Scary journalism

I know, a contradiction in terms. But consumers of news are quite familiar with the media’s preference for sensationalism at the expense of information. (Readers of the Everett Herald have been routinely treated to scary headlines about the PUD. The stories amounted to much sound and fury, but signified nothing, as official judgments later revealed.)

Economist Dean Baker calls out the New York Times for scary headlines about public pensions. We expect more from the Grey Lady of journalism. He writes:

The NYT has committed itself to putting numbers in context, where is the context here? Virtually none of the NYT’s readers has any clue how large a burden $78 trillion is for the OECD countries over the rest of the century. The article did not inform readers with this comment, it tried to scare them. That is not journalism.

Baker provides a public service with the necessary context. The $78 trillion represents a mere fraction of total OECD GDP. The scare does not hold.

Unions make a difference

We know that membership in unions has fallen steadily since the 1950s. We should not be surprised, then, that labor’s share of economic output has also declined, as the chart below illustrates.

labor share 3:2016

Indeed, over 90 percent of economic output since the Great Recession has gone to the top one percent of households, which now control as much wealth as the bottom 90 percent.

There is a strong correlation between union participation rates and inequality, as we can see in this chart.

unions and inequality

The diamonds at the lower right of the above chart are Scandinavian countries. The U.S., at the upper left, has the highest level of inequality of the major industrial democracies and the lowest level of union membership.

Greedy rich men like the Koch brothers aren’t content to have billions of dollars in their portfolios. They want more, and will do just about anything to ensure that their avarice continues unabated. Since unions check inequality, the Koch brothers and their circle of friends target labor organizations, as Jane Mayer recounts in her book Dark Money.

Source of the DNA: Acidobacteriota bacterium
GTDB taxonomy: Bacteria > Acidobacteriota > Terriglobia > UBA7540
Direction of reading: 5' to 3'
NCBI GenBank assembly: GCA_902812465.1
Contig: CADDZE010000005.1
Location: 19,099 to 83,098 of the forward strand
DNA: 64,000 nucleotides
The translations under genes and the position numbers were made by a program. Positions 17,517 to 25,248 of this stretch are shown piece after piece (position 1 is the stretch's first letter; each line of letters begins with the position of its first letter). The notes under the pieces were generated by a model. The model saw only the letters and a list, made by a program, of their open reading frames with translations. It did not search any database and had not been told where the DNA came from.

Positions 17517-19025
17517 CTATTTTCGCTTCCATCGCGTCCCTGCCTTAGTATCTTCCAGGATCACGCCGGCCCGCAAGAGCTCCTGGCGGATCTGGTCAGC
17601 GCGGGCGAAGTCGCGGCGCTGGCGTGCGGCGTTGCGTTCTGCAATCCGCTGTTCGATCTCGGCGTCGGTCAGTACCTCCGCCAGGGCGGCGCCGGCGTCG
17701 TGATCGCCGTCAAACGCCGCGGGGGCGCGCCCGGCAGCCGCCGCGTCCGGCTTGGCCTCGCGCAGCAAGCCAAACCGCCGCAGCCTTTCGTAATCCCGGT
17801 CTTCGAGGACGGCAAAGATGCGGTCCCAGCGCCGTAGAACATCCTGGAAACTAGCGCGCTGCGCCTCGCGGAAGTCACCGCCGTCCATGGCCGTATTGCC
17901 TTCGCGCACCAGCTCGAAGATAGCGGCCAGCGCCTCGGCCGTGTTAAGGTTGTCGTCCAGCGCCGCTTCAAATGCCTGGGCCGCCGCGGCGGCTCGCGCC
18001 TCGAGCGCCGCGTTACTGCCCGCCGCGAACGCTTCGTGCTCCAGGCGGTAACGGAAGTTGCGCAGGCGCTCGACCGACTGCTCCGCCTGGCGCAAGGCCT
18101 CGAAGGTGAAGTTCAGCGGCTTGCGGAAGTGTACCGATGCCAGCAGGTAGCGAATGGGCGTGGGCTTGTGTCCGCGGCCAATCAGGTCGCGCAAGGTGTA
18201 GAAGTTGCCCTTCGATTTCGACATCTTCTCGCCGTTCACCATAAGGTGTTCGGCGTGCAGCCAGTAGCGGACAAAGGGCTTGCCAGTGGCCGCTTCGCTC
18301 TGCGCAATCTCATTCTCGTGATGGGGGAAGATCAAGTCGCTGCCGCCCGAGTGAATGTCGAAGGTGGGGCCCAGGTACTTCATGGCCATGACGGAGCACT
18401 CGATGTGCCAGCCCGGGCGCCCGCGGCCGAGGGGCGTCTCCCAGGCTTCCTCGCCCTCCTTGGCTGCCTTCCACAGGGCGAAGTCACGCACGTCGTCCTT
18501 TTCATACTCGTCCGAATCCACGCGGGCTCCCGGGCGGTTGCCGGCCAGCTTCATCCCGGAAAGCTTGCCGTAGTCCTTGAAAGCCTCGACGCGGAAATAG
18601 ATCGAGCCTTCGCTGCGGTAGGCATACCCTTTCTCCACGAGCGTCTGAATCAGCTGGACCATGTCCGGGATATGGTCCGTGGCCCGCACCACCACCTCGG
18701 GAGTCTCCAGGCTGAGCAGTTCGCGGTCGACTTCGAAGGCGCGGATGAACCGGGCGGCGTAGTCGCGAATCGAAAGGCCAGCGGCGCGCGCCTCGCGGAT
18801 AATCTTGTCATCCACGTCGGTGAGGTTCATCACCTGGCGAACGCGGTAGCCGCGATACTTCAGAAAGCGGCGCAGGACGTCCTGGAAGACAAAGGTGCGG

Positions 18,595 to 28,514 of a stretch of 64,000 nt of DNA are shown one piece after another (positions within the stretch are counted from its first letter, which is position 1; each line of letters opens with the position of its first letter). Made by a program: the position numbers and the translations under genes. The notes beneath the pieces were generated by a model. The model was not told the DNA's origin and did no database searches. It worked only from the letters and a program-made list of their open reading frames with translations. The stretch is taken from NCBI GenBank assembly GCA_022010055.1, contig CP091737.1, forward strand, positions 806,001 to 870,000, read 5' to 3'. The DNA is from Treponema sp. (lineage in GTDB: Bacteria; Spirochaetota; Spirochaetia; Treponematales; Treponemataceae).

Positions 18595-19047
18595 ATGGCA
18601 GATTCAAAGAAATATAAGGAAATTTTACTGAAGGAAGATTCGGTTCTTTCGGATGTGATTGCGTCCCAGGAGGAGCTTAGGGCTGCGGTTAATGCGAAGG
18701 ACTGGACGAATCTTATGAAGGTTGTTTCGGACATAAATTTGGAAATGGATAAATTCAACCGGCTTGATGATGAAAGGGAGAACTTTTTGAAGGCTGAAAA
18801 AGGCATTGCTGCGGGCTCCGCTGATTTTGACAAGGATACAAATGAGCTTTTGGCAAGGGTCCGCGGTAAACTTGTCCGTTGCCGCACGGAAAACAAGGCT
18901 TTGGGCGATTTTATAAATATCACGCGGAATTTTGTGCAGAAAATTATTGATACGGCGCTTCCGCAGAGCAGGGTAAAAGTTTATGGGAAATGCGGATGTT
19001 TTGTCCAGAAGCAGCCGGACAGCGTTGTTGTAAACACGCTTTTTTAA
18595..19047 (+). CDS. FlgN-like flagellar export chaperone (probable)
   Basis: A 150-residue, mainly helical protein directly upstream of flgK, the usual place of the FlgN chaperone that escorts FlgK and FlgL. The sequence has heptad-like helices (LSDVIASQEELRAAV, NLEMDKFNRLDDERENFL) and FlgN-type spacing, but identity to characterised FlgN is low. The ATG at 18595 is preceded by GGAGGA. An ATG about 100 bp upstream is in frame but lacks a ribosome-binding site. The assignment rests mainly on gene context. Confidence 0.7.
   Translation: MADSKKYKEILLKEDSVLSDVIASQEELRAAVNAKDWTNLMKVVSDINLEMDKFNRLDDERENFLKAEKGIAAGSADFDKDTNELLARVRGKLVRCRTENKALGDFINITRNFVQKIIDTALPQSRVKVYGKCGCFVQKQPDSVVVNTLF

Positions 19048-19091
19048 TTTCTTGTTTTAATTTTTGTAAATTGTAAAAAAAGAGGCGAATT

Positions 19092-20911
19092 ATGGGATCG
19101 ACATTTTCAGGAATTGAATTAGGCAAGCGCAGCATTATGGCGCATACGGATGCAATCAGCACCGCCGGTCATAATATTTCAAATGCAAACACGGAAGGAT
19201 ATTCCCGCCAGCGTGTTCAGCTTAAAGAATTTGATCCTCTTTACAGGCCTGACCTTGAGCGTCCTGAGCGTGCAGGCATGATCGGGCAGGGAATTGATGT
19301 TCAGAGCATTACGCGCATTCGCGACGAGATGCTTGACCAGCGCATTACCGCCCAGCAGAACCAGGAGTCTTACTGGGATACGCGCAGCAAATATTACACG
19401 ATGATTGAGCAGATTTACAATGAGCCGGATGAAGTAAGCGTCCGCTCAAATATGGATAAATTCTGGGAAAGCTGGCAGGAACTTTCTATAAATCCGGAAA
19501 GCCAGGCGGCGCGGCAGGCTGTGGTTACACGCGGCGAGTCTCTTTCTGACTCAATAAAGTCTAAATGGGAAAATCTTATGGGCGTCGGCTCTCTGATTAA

Dead man makes a difference

I’m talking about Antonin Scalia, who passed away a few weeks ago. Had he still been on the Supreme Court the outcome of Friedrichs v. California Teachers Association would have been different, a ruling that would have denied the teachers union the ability to collect dues from non-members who nevertheless receive the protection and bargaining services the union provides members. The court vote was a tie, 4-4. Scalia would surely have sided with the conservatives, jeopardizing the existence of all public unions, if not eventually even private-sector labor organizations. As the New York Times explains:

Under California law, public employees who choose not to join unions must pay a “fair share service fee,” also known as an “agency fee,” typically equivalent to members’ dues. The fees, the law says, are meant to pay for collective bargaining activities, including “the cost of lobbying activities.” More than 20 states have similar laws.